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March 6, 1994

WALTER A. HOY, Plaintiff,
SEARS, ROEBUCK & COMPANY, a corporation, et al., Defendants.

The opinion of the court was delivered by: SAUNDRA BROWN ARMSTRONG

 Plaintiff, a former employee of defendant Sears, Roebuck & Company, brings the above-captioned matter on the ground that the defendant and its managers breached plaintiff's employment contract when defendants terminated his employment. Defendants now move for summary judgment or, in the alternative, summary adjudication. After reviewing the papers submitted by both parties, and being fully informed, the Court finds that defendants' motion for summary judgment should be granted. *fn1"


 Plaintiff was employed by defendants in a variety of positions for approximately 26 years. From 1969 to 1987, plaintiff was a Division Manager. In 1987, plaintiff's position as a Home Improvement Sales Manager was to be centralized and combined with another department. Plaintiff requested reassignment to a commission salesperson in the department that sold major appliances. The request was granted.

 In August of 1991 plaintiff was fired. The reason given for his termination was his failure to maintain a sufficient ratio of Maintenance Agreements ("M/A") to Merchandise Sales.

 Plaintiff admits that he failed to maintain the standards for the sales of these M/A's. However, plaintiff contends that this failure was not good cause for his termination.

 In his original complaint, plaintiff alleged that the actual reason he was terminated was 1) age discrimination, and 2) the fact that he was a "whistle blower". On December 7, 1992, this Court granted defendants' motion to dismiss plaintiff's claims for age discrimination and intentional and negligent infliction of emotional distress on the basis of plaintiff's failure to state a claim upon which relief may be granted. Plaintiff's unsupported allegations of retaliatory termination were stricken.

 Plaintiff's only remaining claims are for breach of contract and breach of the covenant of good faith and fair dealing.


 A. Summary Judgment

 Summary judgment is appropriate under Fed. R. Civ. P. 56(b) where there exist no genuine issues of material fact and as a matter of law the moving party is entitled to win. Celotex Corp. v. Catrett, 477 U.S. 317, 322, 91 L. Ed. 2d 265, 106 S. Ct. 2548 (1986). For the purposes of the motion, the court must construe the opposing party's papers liberally; resolving all ambiguities and drawing all reasonable inferences in their favor. Patrick v. Le Fevre, 745 F.2d 153 (2nd Cir. 1984). That being the case, a factual dispute is to be considered genuine only if the non-moving party can offer "concrete evidence" such that a reasonable jury could return a verdict in their favor. Anderson v. Liberty Lobby, 477 U.S. 242, 256, 91 L. Ed. 2d 202, 106 S. Ct. 2505 (1986). The burden on the moving party may be discharged by pointing out to the district court that there is absence of evidence to support the opposing party's claim. Celotex at 325.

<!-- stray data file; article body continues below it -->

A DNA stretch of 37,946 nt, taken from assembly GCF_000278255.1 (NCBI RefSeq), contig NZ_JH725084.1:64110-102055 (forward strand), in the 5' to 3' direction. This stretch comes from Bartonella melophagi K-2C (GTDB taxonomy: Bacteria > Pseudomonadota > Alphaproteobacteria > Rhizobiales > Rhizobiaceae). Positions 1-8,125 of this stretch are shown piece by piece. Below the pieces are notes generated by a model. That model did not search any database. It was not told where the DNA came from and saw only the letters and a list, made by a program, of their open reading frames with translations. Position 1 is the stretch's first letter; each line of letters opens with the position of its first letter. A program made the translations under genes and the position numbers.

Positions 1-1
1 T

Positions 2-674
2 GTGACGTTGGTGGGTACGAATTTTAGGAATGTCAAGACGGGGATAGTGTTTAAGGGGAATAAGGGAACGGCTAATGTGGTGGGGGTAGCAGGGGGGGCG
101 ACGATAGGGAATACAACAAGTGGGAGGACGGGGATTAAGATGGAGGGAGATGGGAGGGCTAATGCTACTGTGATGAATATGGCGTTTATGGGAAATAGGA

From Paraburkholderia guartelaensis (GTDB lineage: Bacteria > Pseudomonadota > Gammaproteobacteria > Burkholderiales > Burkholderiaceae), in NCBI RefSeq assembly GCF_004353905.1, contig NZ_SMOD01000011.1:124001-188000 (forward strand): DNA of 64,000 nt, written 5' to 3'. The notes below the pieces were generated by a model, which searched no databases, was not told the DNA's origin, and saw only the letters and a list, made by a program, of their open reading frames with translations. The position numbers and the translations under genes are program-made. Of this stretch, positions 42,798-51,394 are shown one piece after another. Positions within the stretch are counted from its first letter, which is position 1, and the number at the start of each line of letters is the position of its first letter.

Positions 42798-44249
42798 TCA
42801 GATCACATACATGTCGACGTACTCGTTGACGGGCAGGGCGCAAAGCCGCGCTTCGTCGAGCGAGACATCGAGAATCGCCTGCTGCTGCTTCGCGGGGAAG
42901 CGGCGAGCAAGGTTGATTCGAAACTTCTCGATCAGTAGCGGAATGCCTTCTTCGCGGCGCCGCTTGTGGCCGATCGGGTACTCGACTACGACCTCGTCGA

B. Plaintiff's Claim for Breach of Contract

 Defendants raise two arguments to establish that there is no material triable issue of fact concerning plaintiff's breach of contract claim. First, defendants contend that plaintiff's employment contract was an "at will" contract rather than a "for cause" contract. Second, defendants assert that even if plaintiff was a "for cause" employee, plaintiff's failure to meet the sales quota was good cause for his termination.

 1. Whether Plaintiff Was An "At Will" Employee

 Under California law, an employee's term of employment, when not specified in an employment contract or other document or oral agreement, is considered a term that may be terminated "at will" by either party. Cal. Labor Code § 2922. This statute creates a presumption that employment is terminable "at will". Hillsman v. Sutter Community Hospitals, 153 Cal. App. 3d 743, 749, 200 Cal. Rptr. 605 (1984).

 The existence of implied promises to discharge an employee only for good cause is generally a question of fact. Foley, supra. However, Foley does not stand for the proposition that the existence of an implied-in-fact contract is always a question of fact; the issue may be appropriately resolved as a matter of law given the facts of a particular case. Miller v. Pepsi-Cola Bottling Co, 210 Cal. App. 3d 1554, 1558, 259 Cal. Rptr. 56 (1989).

 In determining whether such promises exist, the Court must look to the entire relationship of the parties. Id. Included in the factors to consider in examining the relationship of the parties are, the terms of the employment manual, the personnel policies and practices of the employer, the employee's longevity of service, actions or communications by the employer constituting assurances of continued employment, and the practices of the ...

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